The Nativity of St. John the Baptist: A feast of light, hope and wonderful food


Today is the Feast of the Nativity of St. John the Baptist and a check of the internet reveals that this is a pretty big deal in a whole lot of the world.

From Monaco — where the royal family assembled on the palace balcony this morning to wave at thousands celebrating folks to Italy where folks along the Riviera gather at the beach for a long night of relaxation, to Brazil where it’s at the heart of two weeks of festivities — and beyond, this day of lingering light is a time to bask in the warmth of faith with family and friends.

I didn’t have much of a sense of this celebration until about 15 years ago when I was invited to a Latino parish in Long Branch to enjoy a festa there. That particular year, they were celebrating the gift of a statue of John the Baptist. The food was wonderful, the music was great and the liturgy that preceded the community meal was heartwarming. I was hooked. I began reading everything I could about the customs, tradition and cuisine connected to the observance which, truth to tell, is a baptized version of ancient summer solstice frolics.

Ask Jeeves wryly notes, for instance, that it is observed “by Europeans of the “Cultural, Pagan, Christian and Celtic type” — to mark the period of time that the “ancients” considered midsummer and later, the nativity of St.  John the Baptist. In bygone days, folks celebrated with wonderful processions, colorful liturgies, festivals, bonfires, feasting and singing.

While some of the customs that survive — particularly Maypole and (argh!) Morris dancing — hark back to pagan days, Christian customs related to the day are still around and practiced in many nations. In the British Isles, where gardening is a way of life, faithful  are apt to gather up bunches of “St. John’s Wort” – the perennial herb named for the saint which to this day is seen by some as a talisman against evil. Since medieval times, it’s been hung over doors, windows and icons and other devotional pictures for that very reason.

In Central European countries, its customary to make beribboned flower wreaths to wear on the head, hang on the front door or float in rivers and streams in honor of Christ’s Baptism by John the Baptist in the River Jordan.

Bonfires are still the fashion in many Scandinavian countries where they are used to burn worn out sacramentals and to serve as a symbol of John whom Christ called a “burning and shining light.”

As to food, one of my very favorite sites, Fisheaters.com, reports that it’s the thing to eat strawberries on this day. The site reveals an old and charming tradition that on this day, Our Lady accompanies children who go strawberry picking. With all of our Jersey Fresh U Pick farms so close by, it would be wonderful to scoop up the little ones in the family, share the story with them and take them on a picking expedition.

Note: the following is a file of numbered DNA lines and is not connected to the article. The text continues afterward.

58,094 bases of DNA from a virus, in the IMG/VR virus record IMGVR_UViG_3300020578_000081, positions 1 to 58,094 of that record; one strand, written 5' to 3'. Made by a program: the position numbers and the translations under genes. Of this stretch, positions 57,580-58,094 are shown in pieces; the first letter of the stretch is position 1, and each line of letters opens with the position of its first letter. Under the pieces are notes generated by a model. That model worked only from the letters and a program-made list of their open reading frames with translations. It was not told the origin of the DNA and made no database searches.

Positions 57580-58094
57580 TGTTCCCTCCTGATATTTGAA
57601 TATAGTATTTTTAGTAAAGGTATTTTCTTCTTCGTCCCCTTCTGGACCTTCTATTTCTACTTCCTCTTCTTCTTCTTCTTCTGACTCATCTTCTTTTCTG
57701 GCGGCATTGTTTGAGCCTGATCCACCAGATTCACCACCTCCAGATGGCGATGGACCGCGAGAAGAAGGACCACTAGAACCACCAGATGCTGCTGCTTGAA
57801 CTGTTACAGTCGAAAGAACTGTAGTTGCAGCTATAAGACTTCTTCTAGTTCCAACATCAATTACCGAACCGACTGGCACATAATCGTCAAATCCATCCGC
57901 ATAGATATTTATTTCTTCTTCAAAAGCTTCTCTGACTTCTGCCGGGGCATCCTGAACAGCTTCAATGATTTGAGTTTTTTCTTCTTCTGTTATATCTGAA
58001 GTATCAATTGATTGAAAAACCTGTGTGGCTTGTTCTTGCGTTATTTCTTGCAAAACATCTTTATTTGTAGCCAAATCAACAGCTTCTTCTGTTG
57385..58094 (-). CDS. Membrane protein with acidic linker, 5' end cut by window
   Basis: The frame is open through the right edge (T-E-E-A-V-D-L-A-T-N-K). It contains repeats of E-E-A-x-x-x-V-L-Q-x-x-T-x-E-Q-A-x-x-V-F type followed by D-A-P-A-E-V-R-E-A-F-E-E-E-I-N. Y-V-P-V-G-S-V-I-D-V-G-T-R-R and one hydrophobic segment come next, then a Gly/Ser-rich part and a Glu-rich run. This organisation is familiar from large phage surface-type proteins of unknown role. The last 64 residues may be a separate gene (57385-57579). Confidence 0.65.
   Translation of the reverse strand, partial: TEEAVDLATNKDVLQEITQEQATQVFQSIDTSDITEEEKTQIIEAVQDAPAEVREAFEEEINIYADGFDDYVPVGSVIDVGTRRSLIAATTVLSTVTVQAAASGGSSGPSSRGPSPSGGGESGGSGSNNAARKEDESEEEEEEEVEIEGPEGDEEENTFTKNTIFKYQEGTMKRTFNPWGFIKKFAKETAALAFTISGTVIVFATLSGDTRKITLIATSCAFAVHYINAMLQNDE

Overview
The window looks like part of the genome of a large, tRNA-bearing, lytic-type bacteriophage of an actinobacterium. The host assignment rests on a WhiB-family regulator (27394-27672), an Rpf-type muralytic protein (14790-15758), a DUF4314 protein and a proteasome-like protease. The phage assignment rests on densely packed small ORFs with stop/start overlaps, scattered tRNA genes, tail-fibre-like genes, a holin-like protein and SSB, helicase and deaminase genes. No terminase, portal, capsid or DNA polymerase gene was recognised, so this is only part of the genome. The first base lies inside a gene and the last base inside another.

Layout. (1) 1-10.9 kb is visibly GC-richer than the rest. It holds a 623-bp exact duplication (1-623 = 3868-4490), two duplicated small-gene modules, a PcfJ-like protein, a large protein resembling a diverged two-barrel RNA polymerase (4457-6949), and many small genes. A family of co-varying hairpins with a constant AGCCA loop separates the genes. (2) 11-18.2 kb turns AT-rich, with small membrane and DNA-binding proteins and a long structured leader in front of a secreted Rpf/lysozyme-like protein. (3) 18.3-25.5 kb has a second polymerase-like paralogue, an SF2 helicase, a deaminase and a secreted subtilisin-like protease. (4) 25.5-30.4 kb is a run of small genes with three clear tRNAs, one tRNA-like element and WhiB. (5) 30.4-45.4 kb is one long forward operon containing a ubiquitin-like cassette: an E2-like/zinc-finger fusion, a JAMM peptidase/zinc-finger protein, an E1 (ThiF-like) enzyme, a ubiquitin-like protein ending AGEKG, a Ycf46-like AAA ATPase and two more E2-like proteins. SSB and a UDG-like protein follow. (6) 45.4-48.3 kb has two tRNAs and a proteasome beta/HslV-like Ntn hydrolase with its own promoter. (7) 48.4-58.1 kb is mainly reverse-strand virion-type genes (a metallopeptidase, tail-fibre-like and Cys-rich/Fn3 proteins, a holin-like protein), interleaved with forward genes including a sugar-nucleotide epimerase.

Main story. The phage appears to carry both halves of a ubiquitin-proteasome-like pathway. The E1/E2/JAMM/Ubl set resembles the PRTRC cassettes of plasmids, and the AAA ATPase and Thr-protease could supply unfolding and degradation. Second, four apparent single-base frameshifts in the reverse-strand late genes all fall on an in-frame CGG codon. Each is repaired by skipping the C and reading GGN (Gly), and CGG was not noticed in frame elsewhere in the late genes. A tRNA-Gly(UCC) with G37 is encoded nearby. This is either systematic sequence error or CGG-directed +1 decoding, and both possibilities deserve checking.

Some of you may recall that I claim a touch of Swedish heritage from one of my paternal great grandmothers which I use to every advantage when attending Scandinavian festivals or shopping in Scandinavian delis for the food I have come to relish over the last few years. On this day, it’s Swedish tradition to eat pickled herrring, boiled potatoes, sour cream, crisp bread, beer and schnapps while celebrating the light of faith.

In Spain, figs and a savory tuna pie are on the menu. The Irish consumed something called “goody” — white bread broken in pieces and boiled with milk, sugar and spices over a fire — which I have yet to try.

Go to fisheaters.com/customstimeafterpentecost3.html for more information and insight on this wonderful feast which tonight -weather permitting – we’ll observe by lighting a very small bonfire in the very small fire pit — actually a WalMart hibachi — and burning a small collection of sacramentals –  a brown scapula battered by long wear and a small, wooden rosary too fragmented to repair that came apart after way too many nights of falling asleep with it wrapped around my hand.

As to food, since the Baptist is known to have fondness for honey,  it seemed like a good idea to use recipes where honey is a key ingredient. Mindful of Pope Benedict’s recent exhortation to focus our prayers and attention to Christians in the Middle East, I opted for dishes native to that region — dishes, I could speculate — that might have been known to the Baptist in his own time.

Chicken Tajine

Ingredients — 8 skinless chicken thighs; 1/4 cup of honey (I use local honey) Jersey honey; 1 large, sweet onion, chopped; 3 cloves minced garlic; 2 cinnamon sticks (3 inches long); 1 lemon, juiced; 2 teaspoons turmeric; 1/2 cup dried apricots, quartered.

Directions: Arrange chicken thighs in the bottom of a Dutch oven or deep casserole. Pour honey over the chicken; sprinkle with the onion and then add the minced garlic; Add the cinnamon sticks and sprinkle with lemon juice and turmeric. Top with apricot quarters and bake in a preheated, 350 degree oven for about 2 hours or until fork can be inserted in chicken with ease. Remove cinnamon sticks from the chicken mixture and serve with rice.

For dessert try Honey Mint Yogurt

Ingredients: 1 pint yogurt of choice; 1/4 cup honey; 1/4 cup granola; 1/2 to 3/4 teaspoons fresh mint, chopped fine. Combine all ingredients and blend well.

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